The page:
Standing on a balcony lit by San Diego sun, wildlife videographer Scott Fairchild thumbs the throttle of his drone controller. As the drone flies over breaking waves, he sees what he normally sees: some surfers, a swimmer, and a great white shark.
As the lone swimmer drifts away from others in the water, he seems to pique the shark’s interest. It changes course and starts to follow. A hundred yards from shore, this is the exact location of a 2008 fatality caused by a white shark, where a swimmer was “bit in half,” Fairchild tells me later, training for a triathlon.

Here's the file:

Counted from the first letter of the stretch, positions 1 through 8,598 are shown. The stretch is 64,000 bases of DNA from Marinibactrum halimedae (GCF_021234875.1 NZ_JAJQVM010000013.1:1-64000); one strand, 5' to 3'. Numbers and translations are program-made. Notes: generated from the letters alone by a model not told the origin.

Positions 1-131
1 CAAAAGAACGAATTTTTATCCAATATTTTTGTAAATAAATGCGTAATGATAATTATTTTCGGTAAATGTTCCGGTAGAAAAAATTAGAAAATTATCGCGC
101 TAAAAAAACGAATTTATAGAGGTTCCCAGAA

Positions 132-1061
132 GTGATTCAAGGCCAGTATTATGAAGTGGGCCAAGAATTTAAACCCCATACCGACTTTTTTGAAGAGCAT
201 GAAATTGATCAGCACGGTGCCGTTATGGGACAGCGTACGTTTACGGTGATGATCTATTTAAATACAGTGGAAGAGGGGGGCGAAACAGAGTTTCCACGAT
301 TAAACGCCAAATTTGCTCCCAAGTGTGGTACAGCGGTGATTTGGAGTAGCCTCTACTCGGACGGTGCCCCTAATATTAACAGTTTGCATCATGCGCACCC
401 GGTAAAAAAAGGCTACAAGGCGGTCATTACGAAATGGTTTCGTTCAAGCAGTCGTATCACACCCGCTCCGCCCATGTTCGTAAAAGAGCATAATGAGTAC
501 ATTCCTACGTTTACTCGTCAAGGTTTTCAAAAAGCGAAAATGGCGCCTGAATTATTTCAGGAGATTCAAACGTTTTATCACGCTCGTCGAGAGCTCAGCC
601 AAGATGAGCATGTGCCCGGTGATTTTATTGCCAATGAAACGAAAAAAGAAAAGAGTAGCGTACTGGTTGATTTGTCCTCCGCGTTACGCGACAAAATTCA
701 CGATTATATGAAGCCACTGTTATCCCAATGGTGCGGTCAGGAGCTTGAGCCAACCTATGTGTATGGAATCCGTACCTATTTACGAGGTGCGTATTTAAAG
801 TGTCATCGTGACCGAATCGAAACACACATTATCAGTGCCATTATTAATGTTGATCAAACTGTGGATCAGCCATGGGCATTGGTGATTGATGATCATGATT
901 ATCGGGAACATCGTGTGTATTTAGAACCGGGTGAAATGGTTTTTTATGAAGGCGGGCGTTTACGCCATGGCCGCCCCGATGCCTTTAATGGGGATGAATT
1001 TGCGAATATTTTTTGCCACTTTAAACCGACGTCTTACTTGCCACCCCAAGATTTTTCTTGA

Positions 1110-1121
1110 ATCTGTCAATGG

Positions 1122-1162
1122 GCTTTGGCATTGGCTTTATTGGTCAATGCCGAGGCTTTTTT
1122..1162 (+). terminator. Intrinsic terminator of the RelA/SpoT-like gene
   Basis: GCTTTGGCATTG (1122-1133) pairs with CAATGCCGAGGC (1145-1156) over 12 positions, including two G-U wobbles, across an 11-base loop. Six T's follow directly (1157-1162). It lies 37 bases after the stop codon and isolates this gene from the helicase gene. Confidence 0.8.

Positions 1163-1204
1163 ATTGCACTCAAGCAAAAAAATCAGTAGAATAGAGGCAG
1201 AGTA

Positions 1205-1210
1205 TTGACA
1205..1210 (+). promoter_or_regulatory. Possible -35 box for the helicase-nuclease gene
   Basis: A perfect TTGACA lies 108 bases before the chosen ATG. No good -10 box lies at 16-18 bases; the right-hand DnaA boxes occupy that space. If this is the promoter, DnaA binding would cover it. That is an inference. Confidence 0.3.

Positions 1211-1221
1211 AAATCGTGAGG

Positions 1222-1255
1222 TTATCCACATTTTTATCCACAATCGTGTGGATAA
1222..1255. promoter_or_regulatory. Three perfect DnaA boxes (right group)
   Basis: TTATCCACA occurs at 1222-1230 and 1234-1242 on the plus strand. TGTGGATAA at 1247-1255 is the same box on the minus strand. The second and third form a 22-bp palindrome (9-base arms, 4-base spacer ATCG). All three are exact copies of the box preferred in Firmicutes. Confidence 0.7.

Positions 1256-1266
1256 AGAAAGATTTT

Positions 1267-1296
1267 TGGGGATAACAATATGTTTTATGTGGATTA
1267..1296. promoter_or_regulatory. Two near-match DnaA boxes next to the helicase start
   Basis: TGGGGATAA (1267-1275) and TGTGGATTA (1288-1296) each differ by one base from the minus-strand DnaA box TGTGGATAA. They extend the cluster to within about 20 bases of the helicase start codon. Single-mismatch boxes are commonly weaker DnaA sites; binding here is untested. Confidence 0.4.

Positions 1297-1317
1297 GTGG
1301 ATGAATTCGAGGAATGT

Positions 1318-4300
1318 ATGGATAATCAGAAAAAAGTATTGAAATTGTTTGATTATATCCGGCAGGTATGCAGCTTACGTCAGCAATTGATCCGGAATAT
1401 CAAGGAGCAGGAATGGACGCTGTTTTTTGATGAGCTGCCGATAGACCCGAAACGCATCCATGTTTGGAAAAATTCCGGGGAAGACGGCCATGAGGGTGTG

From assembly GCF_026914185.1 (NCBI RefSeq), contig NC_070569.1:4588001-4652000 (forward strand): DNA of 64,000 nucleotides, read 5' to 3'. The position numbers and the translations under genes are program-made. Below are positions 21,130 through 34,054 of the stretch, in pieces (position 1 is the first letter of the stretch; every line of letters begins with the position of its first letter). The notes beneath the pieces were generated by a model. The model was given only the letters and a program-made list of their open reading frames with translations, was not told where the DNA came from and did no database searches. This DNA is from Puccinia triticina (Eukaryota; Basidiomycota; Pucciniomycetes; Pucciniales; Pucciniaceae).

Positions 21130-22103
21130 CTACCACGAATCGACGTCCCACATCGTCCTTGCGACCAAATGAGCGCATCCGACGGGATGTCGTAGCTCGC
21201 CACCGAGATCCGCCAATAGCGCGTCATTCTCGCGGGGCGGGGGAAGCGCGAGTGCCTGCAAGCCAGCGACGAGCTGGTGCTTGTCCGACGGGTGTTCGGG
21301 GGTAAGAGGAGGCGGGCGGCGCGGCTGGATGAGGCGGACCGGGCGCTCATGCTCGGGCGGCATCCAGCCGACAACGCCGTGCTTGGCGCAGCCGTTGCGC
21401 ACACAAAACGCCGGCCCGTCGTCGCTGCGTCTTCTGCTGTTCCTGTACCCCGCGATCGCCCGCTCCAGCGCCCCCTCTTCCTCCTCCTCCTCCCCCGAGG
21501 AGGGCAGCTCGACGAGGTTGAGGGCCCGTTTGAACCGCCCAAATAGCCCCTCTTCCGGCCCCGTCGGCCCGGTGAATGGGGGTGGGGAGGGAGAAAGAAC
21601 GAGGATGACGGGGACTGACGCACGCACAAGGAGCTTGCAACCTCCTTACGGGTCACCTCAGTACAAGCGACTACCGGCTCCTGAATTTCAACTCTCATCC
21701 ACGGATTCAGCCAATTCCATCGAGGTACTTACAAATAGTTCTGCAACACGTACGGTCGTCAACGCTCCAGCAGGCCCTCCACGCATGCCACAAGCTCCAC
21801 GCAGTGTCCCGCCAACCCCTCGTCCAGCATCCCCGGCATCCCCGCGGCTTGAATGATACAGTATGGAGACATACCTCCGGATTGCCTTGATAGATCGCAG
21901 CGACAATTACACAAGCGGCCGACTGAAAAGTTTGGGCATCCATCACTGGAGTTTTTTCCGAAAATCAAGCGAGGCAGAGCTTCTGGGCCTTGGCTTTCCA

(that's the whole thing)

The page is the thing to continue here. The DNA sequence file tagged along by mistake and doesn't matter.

The shark sinks into murky water, then resurfaces. It veers off to the side, then returns. The swimmer’s arms take turns splashing the water around him, and the shark speeds up, closing the gap between them.